Unloved by Gelb’s more conservative fans, Long Stem Rant is an inspired mess of fuzzy guitar scrawl, driving rhythms and brilliantly wonky piano playing that suggests Thelonious Monk in Wild West saloon. With the core band reduced to just Gelb and Convertino, the album introduces Giant Sand Mark II in all their scrappy glory. In comparison to the slightly antiseptic studio sound of earlier albums, Rant is a raw, stripped-down recording, complete with bum notes, off-mic banter and barking dogs wandering into the studio. Contains at least four Giant Sand classics: copping the piano lick from Del Shannon’s ‘Runaway’, ‘Searchlight’ is a wonderful evocation of roadbound misadventures, while ‘Get To Leave’ and ‘Lovin’ Cup’ are among Gelb’s catchiest tunes. But it’s ‘Sucker In A Cage’, with Convertino’s signature brush-work, that sets the blueprint for the hushed beauty of later Giant Sand albums. 1994’s Purge & Slouch takes the rough, semi-improvised feel even further, but still finds room for the iridescent ‘Corridor’.

7. The lost art of the cover version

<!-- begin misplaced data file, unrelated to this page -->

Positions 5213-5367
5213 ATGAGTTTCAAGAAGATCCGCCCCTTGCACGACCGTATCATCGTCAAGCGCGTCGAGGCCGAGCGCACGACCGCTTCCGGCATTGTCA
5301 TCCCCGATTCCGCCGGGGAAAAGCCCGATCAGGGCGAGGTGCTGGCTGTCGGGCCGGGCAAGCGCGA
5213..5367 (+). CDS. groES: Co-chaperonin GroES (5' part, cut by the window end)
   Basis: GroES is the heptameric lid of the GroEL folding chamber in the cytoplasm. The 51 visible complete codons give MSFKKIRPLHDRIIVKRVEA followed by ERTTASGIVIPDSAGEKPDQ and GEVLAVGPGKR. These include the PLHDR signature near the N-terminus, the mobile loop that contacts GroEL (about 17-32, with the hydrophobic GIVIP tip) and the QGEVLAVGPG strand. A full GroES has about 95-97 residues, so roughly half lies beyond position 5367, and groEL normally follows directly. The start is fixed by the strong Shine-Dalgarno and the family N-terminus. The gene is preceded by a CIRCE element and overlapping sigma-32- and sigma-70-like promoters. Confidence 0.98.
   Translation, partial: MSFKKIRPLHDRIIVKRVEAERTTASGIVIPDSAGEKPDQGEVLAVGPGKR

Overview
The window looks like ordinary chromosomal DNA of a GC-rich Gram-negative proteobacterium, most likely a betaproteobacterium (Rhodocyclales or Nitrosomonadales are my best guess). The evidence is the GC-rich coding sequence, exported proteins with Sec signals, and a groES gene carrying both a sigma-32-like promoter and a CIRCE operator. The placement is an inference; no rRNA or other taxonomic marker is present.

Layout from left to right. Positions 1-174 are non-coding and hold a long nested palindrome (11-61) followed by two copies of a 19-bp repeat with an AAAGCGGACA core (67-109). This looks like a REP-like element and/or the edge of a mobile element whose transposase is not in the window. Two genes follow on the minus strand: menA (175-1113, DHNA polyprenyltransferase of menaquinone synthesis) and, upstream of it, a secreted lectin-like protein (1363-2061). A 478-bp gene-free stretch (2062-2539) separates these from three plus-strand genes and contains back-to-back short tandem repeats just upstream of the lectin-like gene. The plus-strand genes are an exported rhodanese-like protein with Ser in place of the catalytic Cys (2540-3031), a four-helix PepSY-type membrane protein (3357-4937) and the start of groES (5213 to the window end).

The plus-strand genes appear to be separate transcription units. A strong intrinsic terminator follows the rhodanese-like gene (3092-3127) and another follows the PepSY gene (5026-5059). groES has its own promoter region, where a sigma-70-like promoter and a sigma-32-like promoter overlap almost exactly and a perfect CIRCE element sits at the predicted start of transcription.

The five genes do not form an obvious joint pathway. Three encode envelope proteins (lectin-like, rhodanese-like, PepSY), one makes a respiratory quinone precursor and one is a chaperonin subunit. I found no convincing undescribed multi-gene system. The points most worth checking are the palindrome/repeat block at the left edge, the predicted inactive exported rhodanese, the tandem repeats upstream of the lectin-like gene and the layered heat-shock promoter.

Gelb’s back catalogue is testament to the art of the creative cover version. Live, Gelb and band will slip into seemingly impromptu covers, in much the same way as a jazz group will introduce a popular tune as a basis for improvisation. This approach is captured beautifully on the laid-back live recording Backyard Barbecue Broadcast (1995) and Covers Magazine, the 2001 collection which served as a goodbye party for John and Joey. Black Sabbath’s ‘Iron Man’ is reworked as a twisted Latin jazz shuffle, Sonny & Cher’s ‘The Beat Goes On’ sees the Sand swing, while PJ Harvey drops by for an urgent reading of X’s disturbing ‘Johnny Hit and Run Pauline’. Gelb returned the favour by covering Harvey’s ‘Desperate Kingdom of Love’ on Provisions, and his studio albums are filled with beautifully turned versions of country classics, pop standards and songs by friends. My personal favourite is from Giant Sand’s 1997 collaboration with Lisa Germano as OP8. Over brushed snares, marimba, accordian, and a flicker of controlled feedback Gelb and Germano smoulder through Lee Hazelwood and Nancy Sinatra’s classic ‘Sand’, perfectly capturing the song’s humour, carnality and mystery.